Submitted by jerleen1 on Mon, 08/31/2009 - 22:39.

This is the scene on the "ring of death" today.  It took big huge tow trucks and the Air Cushion Recovery System hours to get this big truck back on it's wheels.  Several police cruisers were strategically parked creating a blockade while a number of Police Officers attempted to direct the traffic roundabout the roundabout.

An eye witness said he saw the big truck come wheeling up the hill from Steelyard Drive, doing about 25-30 in the cautionary 15mph circle.  He also said that the tires begin to slide on the sticky tarred pavement and the long tankard load began to lean, and flipped over in the blink of an eye.


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Looks like a tanker... what are they allowed to carry here

I know there are lots of nasty chemical plants in the Flats and so lots of trucks coming out carrying nasty chemicals. I wonder are there any restrictions on toxic material transport through this residential neighborhood, especially as you show it is a hazard for trucks.

Perhaps trucks should not be allowed through here at all.

What was this one carrying?

Great photojournalism, capturing a story the mainstream media doesn't have the resources to cover.

Disrupt IT

I was told it was some type

I was told it was some type of powder - and that it was over the load limit also.

NO, the roundabout was designed for big trucks to go around - there is extra width in the area where the trucks coming up out of Steelyard actually enter the turn.  One of the problems is that there are big trucks carrying tar that travels that area on a regular basis and some of the tar drippage causes the pavement to be slick - which creates a slide if the big trucks are traveling at fast speeds.

By the way, I neglected to mention that the driver was only banged up a bit - so serious injuries to my knowledge. 

One interesting aspect of the enitre ordeal was the police officers trying to "handle" the heavy traffic.  West 14th Street was blocked off at Clark and traffic traveling South was diverted to Valentine via Scranton to access 480 West and I 71 South.  But the traffic exiting off of I 71 North, 176 and coming up from the Steelyard was crazy.  They were making u-turns, back the other way, traffic coming around had to be held up for some of the turners to back up, the police were heard yelling , "you can't go that way, it's a $100 if you do,"  Because the flowers and grass was so high in the middle, the police couldn't see the vehicles u-turning from 176 back to I 71 South.  Some of the vehicles came around the circle speeding and the police were yelling for them to slow down.  The on-lookers were yelling, "give 'em a ticket."  The eye witness actually talked with some of the cops before I got there and he said he ask one of the officers if the truck driver would be getting a ticket.  He siad the cop told him that was personal and that he could not say if he or would not be getting cited.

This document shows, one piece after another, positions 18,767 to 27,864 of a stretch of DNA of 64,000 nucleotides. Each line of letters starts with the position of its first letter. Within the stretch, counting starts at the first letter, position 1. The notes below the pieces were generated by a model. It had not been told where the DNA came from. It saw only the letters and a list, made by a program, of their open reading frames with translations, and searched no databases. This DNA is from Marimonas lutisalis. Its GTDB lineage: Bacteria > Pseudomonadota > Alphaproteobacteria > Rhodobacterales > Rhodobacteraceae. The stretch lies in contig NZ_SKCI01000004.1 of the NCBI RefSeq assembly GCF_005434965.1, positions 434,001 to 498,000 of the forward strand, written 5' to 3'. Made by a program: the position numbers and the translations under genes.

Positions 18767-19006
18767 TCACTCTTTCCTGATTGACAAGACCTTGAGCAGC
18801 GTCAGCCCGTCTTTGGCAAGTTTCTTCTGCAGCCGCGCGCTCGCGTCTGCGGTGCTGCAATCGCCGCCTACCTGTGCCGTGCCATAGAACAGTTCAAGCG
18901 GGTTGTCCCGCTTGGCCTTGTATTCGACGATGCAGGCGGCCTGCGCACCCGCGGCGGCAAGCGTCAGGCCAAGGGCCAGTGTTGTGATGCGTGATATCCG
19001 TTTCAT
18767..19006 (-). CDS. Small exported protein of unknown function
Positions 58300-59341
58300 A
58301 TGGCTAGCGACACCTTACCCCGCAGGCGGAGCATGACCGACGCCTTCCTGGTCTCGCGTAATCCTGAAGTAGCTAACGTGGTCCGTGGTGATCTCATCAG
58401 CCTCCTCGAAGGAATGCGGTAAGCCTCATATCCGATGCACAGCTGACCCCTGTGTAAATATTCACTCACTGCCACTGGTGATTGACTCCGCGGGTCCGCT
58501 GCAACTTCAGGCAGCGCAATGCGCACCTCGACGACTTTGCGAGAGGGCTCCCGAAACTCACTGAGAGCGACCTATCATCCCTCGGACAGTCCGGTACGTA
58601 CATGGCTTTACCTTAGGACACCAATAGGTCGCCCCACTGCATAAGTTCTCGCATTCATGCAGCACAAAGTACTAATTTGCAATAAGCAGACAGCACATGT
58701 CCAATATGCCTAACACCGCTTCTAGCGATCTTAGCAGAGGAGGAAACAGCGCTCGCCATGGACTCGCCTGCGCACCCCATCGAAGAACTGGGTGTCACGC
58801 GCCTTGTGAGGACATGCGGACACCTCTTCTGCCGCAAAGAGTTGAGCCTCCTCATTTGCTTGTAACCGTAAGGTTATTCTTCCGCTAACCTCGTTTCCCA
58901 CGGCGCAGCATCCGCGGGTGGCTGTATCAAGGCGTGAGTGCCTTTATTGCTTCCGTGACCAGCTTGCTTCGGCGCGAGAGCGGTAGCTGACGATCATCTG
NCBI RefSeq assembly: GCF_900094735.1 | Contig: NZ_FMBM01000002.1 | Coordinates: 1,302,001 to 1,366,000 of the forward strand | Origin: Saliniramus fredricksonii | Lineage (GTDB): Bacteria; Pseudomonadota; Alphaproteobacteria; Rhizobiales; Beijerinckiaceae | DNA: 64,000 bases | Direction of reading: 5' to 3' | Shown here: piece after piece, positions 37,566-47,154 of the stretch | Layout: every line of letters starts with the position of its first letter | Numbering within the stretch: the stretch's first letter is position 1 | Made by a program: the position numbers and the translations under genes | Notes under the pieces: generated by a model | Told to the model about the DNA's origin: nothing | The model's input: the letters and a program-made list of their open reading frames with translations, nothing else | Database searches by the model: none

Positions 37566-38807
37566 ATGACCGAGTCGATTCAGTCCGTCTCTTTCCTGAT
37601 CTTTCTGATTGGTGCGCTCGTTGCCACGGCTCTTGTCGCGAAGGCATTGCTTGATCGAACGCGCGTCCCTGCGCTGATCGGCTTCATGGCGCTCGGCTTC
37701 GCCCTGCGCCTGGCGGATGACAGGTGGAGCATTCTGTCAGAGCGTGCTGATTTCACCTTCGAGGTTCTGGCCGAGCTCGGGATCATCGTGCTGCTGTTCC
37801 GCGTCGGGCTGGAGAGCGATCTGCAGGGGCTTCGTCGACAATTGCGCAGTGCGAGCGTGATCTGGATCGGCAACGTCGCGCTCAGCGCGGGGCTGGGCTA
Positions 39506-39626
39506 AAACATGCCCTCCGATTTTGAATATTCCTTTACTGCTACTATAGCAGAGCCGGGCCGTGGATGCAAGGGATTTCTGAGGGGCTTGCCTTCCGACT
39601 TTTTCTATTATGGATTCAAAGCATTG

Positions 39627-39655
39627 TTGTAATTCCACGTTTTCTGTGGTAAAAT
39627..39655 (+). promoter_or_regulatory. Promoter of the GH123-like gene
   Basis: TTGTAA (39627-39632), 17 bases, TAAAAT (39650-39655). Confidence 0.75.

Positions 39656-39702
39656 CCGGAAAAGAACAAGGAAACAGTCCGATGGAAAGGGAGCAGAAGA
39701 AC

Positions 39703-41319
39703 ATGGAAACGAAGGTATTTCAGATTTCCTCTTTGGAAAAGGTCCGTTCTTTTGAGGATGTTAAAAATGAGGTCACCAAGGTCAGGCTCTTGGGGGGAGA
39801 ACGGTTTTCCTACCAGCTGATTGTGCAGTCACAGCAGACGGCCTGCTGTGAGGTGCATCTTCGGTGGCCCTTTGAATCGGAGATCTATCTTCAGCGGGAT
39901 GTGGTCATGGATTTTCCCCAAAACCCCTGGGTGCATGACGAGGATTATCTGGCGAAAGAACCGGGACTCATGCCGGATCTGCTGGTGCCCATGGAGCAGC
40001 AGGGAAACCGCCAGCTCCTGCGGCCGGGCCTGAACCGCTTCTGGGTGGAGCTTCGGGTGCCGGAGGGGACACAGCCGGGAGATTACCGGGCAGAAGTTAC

The eye witness also told me that this was the third big truck that had flipped this year.  Since he lives right there, his one big concern was what if that had been a gas tanker since the sewer lines ran right down over the hill past his house and an explosion could wipe out the entire area.

This certaintly had the potential for being a tragedy and even after this truck flipped, with the traffic mess still at full speed, it's a miracle that there were no pile-ups - especially with the vehicles trying to go back the wrong way. 




HazMat placards, dry bulk tankers

Yes Jerleen,

This is the telephone call that no trucking dispatcher/owner wants to get:  

"Hey Office, this is Bobbie, the driver you hired last week.

YOu want the good news or the bad news?

The good news is no one was hurt.  Cool eh?

The bad news is your $200,000 tractor and trailer are scrap.  Oh, and I had to hire a couple of tow trucks - I told 'em they should bill you.

Can you send a cab?"


FOr the business person who operates a fleet of cranes, this is especially the kind of telephone call you wouldn't relish.



In commercial trucking, the operator is responsible to keep his rig under control.  Understanding all the issues that allow control is one reason why the operators of these rigs are required to have a CDL.   This operator endangered everyone by going too fast through a turn - and maybe hooking the center island with his rear tires, perhaps being overloaded and too top heavy - high center of gravity.

Many times the police feel bad for the operator - who will most likely lose their job - and, if no one is hurt, don't even issue any  citations.  

I have been involved with situations where the police will provide an alibi for the driver - "was cut off", "low wire hooked dump truck and tipped it over" (when actually the driver had forgot to lower his dump body all the way down - hooking the wire)

Did the Heil aluminum trailer look like this:

Or This?:

Every commercial hauler is required to placard their rig all on 4 sides if they are carrying any regulated hazardous material.